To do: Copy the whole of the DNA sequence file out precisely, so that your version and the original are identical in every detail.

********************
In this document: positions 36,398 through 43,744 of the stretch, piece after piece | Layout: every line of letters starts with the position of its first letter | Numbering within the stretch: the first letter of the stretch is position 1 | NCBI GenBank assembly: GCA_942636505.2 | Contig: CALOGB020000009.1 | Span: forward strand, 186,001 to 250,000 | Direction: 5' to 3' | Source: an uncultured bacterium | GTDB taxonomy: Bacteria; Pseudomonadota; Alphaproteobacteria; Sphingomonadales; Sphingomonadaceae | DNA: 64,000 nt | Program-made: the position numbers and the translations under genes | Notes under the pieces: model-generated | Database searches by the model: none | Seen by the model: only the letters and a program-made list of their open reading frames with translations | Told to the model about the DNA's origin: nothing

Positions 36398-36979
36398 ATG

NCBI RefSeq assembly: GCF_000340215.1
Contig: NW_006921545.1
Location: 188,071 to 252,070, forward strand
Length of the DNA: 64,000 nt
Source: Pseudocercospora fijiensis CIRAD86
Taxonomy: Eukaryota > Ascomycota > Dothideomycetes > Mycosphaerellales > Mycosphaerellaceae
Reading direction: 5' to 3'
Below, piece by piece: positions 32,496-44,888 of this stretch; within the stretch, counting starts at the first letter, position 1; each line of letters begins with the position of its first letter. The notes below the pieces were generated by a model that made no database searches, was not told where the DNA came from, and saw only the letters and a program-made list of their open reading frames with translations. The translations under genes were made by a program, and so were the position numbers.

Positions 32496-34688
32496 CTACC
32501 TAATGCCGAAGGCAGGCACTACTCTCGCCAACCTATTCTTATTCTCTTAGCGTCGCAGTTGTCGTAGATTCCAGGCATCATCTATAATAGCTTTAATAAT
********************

In this document: positions 36,398 through 43,744 of the stretch, piece after piece | Layout: every line of letters starts with the position of its first letter | Numbering within the stretch: the first letter of the stretch is position 1 | NCBI GenBank assembly: GCA_942636505.2 | Contig: CALOGB020000009.1 | Span: forward strand, 186,001 to 250,000 | Direction: 5' to 3' | Source: an uncultured bacterium | GTDB taxonomy: Bacteria; Pseudomonadota; Alphaproteobacteria; Sphingomonadales; Sphingomonadaceae | DNA: 64,000 nt | Program-made: the position numbers and the translations under genes | Notes under the pieces: model-generated | Database searches by the model: none | Seen by the model: only the letters and a program-made list of their open reading frames with translations | Told to the model about the DNA's origin: nothing

Positions 36398-36979
36398 ATG

NCBI RefSeq assembly: GCF_000340215.1
Contig: NW_006921545.1
Location: 188,071 to 252,070, forward strand
Length of the DNA: 64,000 nt
Source: Pseudocercospora fijiensis CIRAD86
Taxonomy: Eukaryota > Ascomycota > Dothideomycetes > Mycosphaerellales > Mycosphaerellaceae
Reading direction: 5' to 3'
Below, piece by piece: positions 32,496-44,888 of this stretch; within the stretch, counting starts at the first letter, position 1; each line of letters begins with the position of its first letter. The notes below the pieces were generated by a model that made no database searches, was not told where the DNA came from, and saw only the letters and a program-made list of their open reading frames with translations. The translations under genes were made by a program, and so were the position numbers.

Positions 32496-34688
32496 CTACC
32501 TAATGCCGAAGGCAGGCACTACTCTCGCCAACCTATTCTTATTCTCTTAGCGTCGCAGTTGTCGTAGATTCCAGGCATCATCTATAATAGCTTTAATAAT